Monday, May 28, 2018

The Final Days of the International Harvester/ Navistar Plant

Irvington has gone through many changes over the years. The neighborhood began as an exclusive enclave, morphed into a college town, and by the mid-twentieth century it had transitioned into an industrial era. While the original founders might have chafed at the notion that factories might be constructed near the community, it would be enterprises like the addition of the International Harvester plant at 5565 Brookville Road in 1938 that would keep the area stable for the remainder of the twentieth century.

Shortly after its construction, factory workers and management began to purchase or lease residences throughout Irvington. It would be an easy walk or a quick drive to work. During World War II, the factory became instrumental into contributing to the "arsenal of democracy."  Sons followed their fathers into the plant as workers brought home decent wages. A similar story unfolded when Navistar moved in.

Today, the factory is silent as are many nearby. In the spring of 2018, demolition crews have been working around the clock to dismantle this once vibrant place. The Irvington Historical Society has been documenting the lives and stories of the workers at the plants. If you are in the Indianapolis area, be sure to stop by the Bona Thompson Center and check out the rooms dedicated to this era of Irvington's history.

The former International Harvester/ Navistar plant in the spring of 2018

Coming Down: The International Harvester/ Navistar factory at 5565 Brookville Road (spring, 2018)

Sunday, May 13, 2018

Police Accident Along South Emerson in 1945

William and Orpha Lawson were the first family to call the modest bungalow at 156 South Emerson Avenue "home." They had lived in the residence since 1928 along with their only child, Gerald.  The house located just two lots north of the Pennsylvania Railroad would be an apt place for the family to live as Mr. Lawson served as a conductor for that rail line. On a cool evening on November 30, 1945, the Lawson home became the scene of an accident involving a police car. It must have been a minor accident as there was no write-up in any of the Indianapolis newspapers and the photograph from that evening shows little damage to squad car 33.  Were the Lawsons home at the time?  Their dwelling is barely visible in the darkness that had descended upon the neighborhood.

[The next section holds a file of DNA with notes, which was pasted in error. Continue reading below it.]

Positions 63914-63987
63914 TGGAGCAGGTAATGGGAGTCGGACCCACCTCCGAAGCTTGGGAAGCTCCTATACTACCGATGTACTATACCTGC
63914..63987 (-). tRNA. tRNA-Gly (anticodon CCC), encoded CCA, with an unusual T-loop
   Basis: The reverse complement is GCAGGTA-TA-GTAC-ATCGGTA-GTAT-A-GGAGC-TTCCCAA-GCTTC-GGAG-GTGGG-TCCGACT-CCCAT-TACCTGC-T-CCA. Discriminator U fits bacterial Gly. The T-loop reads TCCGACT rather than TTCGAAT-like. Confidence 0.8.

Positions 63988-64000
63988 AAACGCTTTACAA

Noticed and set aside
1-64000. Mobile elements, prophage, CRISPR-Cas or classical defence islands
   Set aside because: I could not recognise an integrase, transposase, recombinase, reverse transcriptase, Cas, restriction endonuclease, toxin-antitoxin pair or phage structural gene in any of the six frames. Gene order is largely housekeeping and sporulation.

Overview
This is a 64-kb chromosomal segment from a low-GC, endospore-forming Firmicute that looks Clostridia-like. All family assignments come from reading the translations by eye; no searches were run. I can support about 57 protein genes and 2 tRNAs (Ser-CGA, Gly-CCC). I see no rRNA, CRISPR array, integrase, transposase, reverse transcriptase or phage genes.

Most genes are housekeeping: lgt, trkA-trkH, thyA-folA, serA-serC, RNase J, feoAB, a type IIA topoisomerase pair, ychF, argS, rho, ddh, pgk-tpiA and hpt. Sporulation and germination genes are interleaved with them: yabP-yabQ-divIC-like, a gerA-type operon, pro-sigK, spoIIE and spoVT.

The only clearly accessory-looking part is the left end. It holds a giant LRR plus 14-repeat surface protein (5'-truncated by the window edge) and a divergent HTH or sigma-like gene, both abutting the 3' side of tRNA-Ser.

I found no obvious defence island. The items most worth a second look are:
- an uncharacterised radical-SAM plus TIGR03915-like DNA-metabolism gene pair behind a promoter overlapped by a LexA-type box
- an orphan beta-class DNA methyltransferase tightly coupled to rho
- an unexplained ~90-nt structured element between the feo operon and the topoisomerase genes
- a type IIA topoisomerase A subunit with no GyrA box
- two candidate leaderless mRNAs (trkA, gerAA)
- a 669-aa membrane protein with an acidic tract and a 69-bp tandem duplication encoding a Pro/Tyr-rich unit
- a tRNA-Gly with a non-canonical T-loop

In researching this accident and trying to uncover morsels about the Lawsons, I found a rather remarkable story. Gerald or Jerry Lawson, the only child of William and Orpha Lawson, graduated from Shortridge High School. The handsome young man lived with his parents on Emerson Avenue and eventually met a stunningly beautiful local Shortridge graduate named Priscilla Shortridge. He quickly discovered that the high school had been named for her grandfather although her father, Elmer Shortridge, was a foreman for a local railroad. The couple married on March 6, 1932, at the Englewood Christian Church. She was 18 and he was 25. Nothing in this story so far is unusual, but everything changed on September 24, 1933, when Jerry died of pneumonia. His nineteen-year-old widow signed his death certificate.

Priscilla Shortridge Lawson packed her bags and with her own mother in tow traveled to Miami Beach, Florida where she entered a beauty contest. It is unknown whether the Miss Miami Beach promoters knew that Priscilla Lawson had been married, but she won the contest. Soon, she and her Mother were off to Hollywood, California. Several Hollywood casting agents noticed her beauty and she received several smaller parts including as Princess Aura in Rocket Ship (1936).  Censors demanded that the directors reshoot some of her scenes in the film due to her skimpy costumes. The entire time she remained in Hollywood she was known Miss Priscilla Lawson even after she married actor, Alan Curtis. None of her Hollywood biographies ever mention how she acquired the name Lawson and poor Jerry seems to have vanished in history.

And while Priscilla Lawson appears to have never mentioned her first husband again, nearly every year after his death, William and Orpha Lawson published tributes to their deceased son in the Indianapolis News.  By the time of the fender bender in the photograph below, Miss Lawson's career was over and her former in-laws prepared for retirement.

A damaged police car parked in front of 156 South Emerson Avenue on a dark night on November 30, 1945 (photo courtesy of Patrick Pearsey and the Indianapolis Long Ago Facebook Page)

156 South Emerson Avenue in 2018: It was built in 1928 for William and Orpha Lawson.

Gerald Lawson, the son of William and Orpha Lawson (156 S. Emerson Avenue) died tragically young leaving a young widow.  (source: Indianapolis News, September 26, 1933)

Priscilla Shortridge married Gerald Lawson in 1932 at age 18. She was a widow by age 19. She eventually won a beauty contest and received several acting roles in Hollywood films in the 1930s and early 1940s. She died in 1958 at the age of 44. (source:  Indianapolis Star, December 19, 1937)